It didn’t work out that way. When his friends severed him from his Jeep, Walters rose to 16,000 feet and began to float toward Long Beach airport. Desperate to get down, he began shooting the balloons with a pellet gun, eventually descending into a power line and causing a local blackout. The FAA fined him $1,500.
After the flight, a reporter asked Walters why he’d done it. “A man can’t just sit around,” he said.
Prague’s “Dancing House” is nicknamed “Fred and Ginger,” for obvious reasons.
Such a controversial design would normally be denied, but former president Václav Havel is a strong supporter of avant-garde architecture … and he owns the building next door.
If you love megaliths but live south of the equator, check out Stonehenge Aotearoa, located in New Zealand about an hour’s drive from Wellington.
It’s a replica of Stonehenge adapted for the Southern Hemisphere, with 24 pillars about 4 meters high.
An optical illusion. There is no triangle.
In the 1920s, the U.S. military devised a contingency plan for attacking Canada. After a first strike with poison gas, we’d occupy Halifax, invade Montreal and Quebec from New England, strike at the Great Lakes from Detroit and Buffalo, and impose a naval blockade on British Columbia.
At the same time, Canada’s Col. James Sutherland Brown developed a counter-invasion strategy where flying air columns would occupy Seattle, Portland, Oregon, Minneapolis, and St. Paul. Gen. George Pearkes called it a “fantastic desperate plan [that] just might have worked,” but it was withdrawn in 1931.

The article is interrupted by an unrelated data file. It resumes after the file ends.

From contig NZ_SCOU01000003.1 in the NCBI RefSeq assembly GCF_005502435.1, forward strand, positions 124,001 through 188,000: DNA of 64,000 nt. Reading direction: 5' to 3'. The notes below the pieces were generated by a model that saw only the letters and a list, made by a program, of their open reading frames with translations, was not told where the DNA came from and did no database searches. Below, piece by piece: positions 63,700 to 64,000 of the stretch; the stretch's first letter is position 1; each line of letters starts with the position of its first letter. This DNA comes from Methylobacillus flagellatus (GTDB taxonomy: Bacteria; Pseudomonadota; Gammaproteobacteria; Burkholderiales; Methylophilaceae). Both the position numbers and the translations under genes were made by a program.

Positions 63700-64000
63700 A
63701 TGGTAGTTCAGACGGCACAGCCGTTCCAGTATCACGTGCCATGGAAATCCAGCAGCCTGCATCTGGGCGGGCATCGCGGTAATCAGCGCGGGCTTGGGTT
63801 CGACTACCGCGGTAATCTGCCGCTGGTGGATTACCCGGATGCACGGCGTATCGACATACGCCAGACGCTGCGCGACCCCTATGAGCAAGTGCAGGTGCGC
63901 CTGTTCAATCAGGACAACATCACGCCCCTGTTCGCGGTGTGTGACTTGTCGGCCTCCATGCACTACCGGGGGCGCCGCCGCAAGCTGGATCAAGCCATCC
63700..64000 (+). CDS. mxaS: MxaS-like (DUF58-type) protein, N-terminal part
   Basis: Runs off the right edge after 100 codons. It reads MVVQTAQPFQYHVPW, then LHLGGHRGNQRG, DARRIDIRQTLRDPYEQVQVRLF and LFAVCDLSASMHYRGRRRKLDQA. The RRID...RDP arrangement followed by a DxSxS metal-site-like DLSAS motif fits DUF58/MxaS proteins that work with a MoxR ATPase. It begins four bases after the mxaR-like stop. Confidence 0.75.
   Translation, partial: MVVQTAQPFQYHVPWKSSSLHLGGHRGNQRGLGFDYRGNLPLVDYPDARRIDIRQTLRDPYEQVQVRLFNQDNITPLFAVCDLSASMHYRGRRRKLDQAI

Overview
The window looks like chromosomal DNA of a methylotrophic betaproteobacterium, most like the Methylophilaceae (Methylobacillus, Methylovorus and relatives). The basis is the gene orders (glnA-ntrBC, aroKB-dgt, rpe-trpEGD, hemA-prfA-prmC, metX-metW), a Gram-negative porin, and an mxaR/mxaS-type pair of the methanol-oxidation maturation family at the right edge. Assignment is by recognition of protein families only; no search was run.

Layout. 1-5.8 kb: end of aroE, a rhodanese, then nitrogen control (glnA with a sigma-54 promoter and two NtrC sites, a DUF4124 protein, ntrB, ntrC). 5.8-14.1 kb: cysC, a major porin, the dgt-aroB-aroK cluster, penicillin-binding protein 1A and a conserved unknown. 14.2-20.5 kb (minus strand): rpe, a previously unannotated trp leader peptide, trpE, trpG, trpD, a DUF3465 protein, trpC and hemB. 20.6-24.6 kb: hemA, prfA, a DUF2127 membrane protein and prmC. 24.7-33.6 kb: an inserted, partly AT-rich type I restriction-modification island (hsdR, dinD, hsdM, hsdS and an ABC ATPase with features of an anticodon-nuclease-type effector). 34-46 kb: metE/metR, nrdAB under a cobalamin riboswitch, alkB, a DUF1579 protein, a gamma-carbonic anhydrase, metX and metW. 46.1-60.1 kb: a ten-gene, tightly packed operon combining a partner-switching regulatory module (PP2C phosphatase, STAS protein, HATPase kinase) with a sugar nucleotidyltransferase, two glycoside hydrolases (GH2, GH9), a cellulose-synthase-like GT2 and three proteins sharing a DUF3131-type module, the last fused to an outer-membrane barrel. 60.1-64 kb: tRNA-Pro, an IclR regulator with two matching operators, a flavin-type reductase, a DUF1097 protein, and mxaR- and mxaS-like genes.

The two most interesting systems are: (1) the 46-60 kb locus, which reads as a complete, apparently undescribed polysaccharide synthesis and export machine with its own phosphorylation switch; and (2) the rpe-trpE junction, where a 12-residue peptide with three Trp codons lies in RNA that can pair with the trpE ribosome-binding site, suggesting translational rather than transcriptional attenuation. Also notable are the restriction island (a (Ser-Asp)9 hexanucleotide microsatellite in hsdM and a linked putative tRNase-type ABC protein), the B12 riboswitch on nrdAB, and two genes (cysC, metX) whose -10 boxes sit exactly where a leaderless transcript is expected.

Every year since 1949, a mysterious figure has visited the grave of Edgar Allan Poe on the author’s birthday, Jan. 19.
Early in the morning, a black-clad figure with a silver-tipped cane enters the Westminster Hall and Burying Ground in Baltimore, goes to Poe’s grave, raises a toast of cognac, and leaves behind three red roses.
He wears a black coat and hat and obscures his face, so his identity is unknown, but in 1993 he left a note saying “The torch will be passed.” In 1999, a second note said that the toaster had died … but since then a younger person has apparently taken his place.
“All that we see or seem,” Poe wrote, “is but a dream within a dream.”
In 1896, to draw tourists to Rhinelander, Wis., Eugene Simeon Shepard staged an encounter with a hodag, a legendary creature with “the head of a bull, the grinning face of a giant man, thick short legs set off by huge claws, the back of a dinosaur, and a long tail with a spear at the end.”
According to the story, Paul Bunyan’s ox had to be burned for seven years to cleanse its soul of all the profanity that local lumberjacks had hurled at it. The hodag rose from its ashes.
There’s no telling whether anyone bought this, but the hodag is now the official mascot of Rhinelander High School.